Space Newsfeed


Astrobotic selects lander engines & more for Griffin/VIPER mission

(16 February 2021 - Astrobotic) Astrobotic’s Griffin Mission One (GM1) team has selected Agile Space Industries for Attitude Control System (ACS) thrusters and Frontier Aerospace for axial engines for their Griffin lunar lander.

Astrobotic’s Griffin will deliver NASA’s Volatiles Investigating Polar Exploration Rover (VIPER) to the South Pole of the Moon in late 2023. Upon landing, VIPER will map the presence of water ice on the Moon.

Agile was selected as the ACS thrusters provider for Griffin and will deliver twelve flight thrusters, in addition to building spare and fit check thrusters. Agile successfully performed the first in a series of hot fire tests in January 2021, using their test cell to simulate the vacuum and harsh conditions of space. Delivery of flight thrusters is expected in 2022.

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Frontier conducts F500E engine tests. (courtesy: Frontier Aerospace)

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Agile performs a hot fire test for Griffin Mission One. (courtesy: Agile Space Systems)

“By utilizing rapid prototyping techniques and an in-house test capability, Agile has moved quickly from concept to functional hot firing of the ACS thrusters that allow Astrobotic to obtain performance data earlier than traditional methods would allow. This represents months of additional schedule margin for GM1," says Daniel Gillies, Astrobotic’s GM1 Mission Director.

Frontier Aerospace brings the legacy of its F500E engine design to the Griffin lander in delivery of five 700-lbf engines. These engines will be used to brake Griffin into lunar orbit and safely descend to a soft touchdown on the lunar surface. The flight engines for Griffin will be delivered in 2022, with the first hot fire tests scheduled for the coming months.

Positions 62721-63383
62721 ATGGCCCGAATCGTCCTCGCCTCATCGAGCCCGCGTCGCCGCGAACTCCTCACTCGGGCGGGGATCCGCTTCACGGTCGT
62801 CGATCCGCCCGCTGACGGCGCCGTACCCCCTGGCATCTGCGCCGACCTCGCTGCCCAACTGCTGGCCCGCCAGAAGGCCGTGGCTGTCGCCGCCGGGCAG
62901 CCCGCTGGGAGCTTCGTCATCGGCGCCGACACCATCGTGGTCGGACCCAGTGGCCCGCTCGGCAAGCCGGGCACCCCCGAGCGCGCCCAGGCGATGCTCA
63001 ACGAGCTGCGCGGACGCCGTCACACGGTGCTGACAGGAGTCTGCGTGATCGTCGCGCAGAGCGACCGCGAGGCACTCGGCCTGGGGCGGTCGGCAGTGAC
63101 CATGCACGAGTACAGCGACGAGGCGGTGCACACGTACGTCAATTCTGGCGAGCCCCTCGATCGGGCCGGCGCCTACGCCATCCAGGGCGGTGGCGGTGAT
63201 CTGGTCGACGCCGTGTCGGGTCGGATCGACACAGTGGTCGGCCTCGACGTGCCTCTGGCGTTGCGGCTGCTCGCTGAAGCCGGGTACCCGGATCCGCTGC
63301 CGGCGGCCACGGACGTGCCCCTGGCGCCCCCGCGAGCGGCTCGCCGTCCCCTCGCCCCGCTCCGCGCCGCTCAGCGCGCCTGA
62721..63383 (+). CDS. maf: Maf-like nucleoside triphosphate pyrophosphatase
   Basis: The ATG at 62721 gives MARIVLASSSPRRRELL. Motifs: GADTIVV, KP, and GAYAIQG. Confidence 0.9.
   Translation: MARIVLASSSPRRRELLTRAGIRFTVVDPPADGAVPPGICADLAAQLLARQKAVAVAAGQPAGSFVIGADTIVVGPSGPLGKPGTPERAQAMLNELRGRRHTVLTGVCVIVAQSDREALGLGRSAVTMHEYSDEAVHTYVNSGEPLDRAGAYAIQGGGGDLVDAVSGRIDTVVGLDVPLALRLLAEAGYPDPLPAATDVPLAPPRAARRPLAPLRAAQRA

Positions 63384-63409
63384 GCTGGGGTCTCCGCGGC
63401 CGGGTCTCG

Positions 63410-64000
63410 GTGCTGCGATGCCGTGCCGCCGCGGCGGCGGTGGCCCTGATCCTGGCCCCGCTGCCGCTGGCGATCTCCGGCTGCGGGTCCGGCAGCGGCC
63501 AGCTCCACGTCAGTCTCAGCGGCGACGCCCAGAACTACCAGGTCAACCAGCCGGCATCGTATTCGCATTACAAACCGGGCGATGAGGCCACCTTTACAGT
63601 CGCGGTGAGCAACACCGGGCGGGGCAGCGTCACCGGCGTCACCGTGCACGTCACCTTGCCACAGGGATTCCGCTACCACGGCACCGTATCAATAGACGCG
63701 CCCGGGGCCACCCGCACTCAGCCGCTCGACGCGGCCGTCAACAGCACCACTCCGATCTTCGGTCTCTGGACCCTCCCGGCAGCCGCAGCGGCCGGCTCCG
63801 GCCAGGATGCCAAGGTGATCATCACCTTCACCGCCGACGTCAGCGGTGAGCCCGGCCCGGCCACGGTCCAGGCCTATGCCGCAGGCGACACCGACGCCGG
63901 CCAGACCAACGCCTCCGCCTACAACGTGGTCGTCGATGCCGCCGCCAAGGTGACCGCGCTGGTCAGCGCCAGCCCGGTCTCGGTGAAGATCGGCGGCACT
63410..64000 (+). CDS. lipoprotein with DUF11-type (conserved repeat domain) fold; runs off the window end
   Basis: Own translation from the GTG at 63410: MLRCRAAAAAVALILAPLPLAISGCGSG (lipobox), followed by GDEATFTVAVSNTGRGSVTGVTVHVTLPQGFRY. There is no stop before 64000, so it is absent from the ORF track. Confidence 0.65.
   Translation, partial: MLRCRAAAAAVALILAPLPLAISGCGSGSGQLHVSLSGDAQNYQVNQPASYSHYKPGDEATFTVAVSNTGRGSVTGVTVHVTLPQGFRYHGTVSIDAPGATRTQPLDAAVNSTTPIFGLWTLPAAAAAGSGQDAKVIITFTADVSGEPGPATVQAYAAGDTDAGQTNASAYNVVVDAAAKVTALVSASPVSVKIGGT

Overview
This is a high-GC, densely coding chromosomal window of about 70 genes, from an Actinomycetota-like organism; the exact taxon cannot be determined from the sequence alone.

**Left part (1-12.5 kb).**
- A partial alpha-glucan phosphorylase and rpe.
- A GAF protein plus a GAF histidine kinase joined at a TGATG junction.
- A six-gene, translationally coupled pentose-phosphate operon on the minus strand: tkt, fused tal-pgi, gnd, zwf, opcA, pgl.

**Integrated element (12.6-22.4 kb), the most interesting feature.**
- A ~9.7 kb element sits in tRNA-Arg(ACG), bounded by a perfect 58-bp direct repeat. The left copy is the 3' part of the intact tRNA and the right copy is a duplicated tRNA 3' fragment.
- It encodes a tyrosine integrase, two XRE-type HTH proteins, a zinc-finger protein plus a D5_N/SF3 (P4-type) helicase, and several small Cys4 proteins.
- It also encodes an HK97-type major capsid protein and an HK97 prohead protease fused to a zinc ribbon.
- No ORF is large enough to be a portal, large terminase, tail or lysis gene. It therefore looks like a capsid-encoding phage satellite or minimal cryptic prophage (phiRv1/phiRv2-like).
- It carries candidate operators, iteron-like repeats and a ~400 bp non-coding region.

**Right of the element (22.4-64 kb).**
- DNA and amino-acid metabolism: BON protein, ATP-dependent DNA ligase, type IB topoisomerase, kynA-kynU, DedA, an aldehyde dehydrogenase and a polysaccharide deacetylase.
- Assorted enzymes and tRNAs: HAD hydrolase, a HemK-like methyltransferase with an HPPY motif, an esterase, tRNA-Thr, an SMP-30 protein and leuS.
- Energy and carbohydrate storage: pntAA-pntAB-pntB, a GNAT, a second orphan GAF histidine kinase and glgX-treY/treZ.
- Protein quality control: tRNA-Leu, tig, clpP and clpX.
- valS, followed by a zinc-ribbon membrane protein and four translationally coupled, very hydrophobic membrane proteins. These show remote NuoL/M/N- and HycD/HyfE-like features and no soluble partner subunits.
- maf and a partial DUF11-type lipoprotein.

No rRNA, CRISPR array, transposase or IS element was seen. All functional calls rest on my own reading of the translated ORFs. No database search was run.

“Frontier Aerospace brings a wealth of knowledge in bi-propellent engine design and a proven foundation from their F500 series of engines. We’ve entrusted Frontier’s engines to perform the most critical propulsive maneuvers on GM1, building on our successful relationship from our first Peregrine mission,” says Gillies.

In addition to making propulsion acquisitions, Astrobotic also completed major milestones in the GM1 program through the completion of the System Requirements Review (SRR) and the procurement of a number of other long lead components. At the SRR, Astrobotic reviewed the NASA Payload, Mission, and Lander requirements against the system design. Given that many of the elements of Griffin have a foundation in Astrobotic’s Peregrine lunar lander set to launch later in 2021, a large part of the review involves confirming these subsystem requirements meet VIPER-specific mission requirements. Many of Griffin’s components are similar to those in Peregrine, but a full analysis of requirements was vital for success.

Astrobotic marked another major milestone for GM1 at the turn of the new year with procurement of forgings that form Griffin’s primary structure. These forgings will eventually be machined into final parts that make up both the interface to the launch vehicle and to VIPER for both the structural test model and flight article of Griffin.

A launch vehicle for the Griffin lunar lander is set to be chosen imminently. Assembly of Griffin’s flight equivalent Structural Test Model (STM) will commence in Q3 of 2021 at Astrobotic’s headquarters in Pittsburgh, PA. Qualification testing is scheduled to be completed before the end of the year.

About Astrobotic

Astrobotic is the Moon company and more. We develop advanced navigation, operation, and computing systems for spacecraft, and our fleet of lunar landers and rovers deliver payloads to the Moon for companies, governments, universities, non-profits, and individuals. To date, we have two fully funded lunar lander missions on the books, more than 50 prior and ongoing NASA and commercial technology contracts and a corporate sponsorship with DHL. Astrobotic was founded in 2007 and is headquartered in Pittsburgh, PA.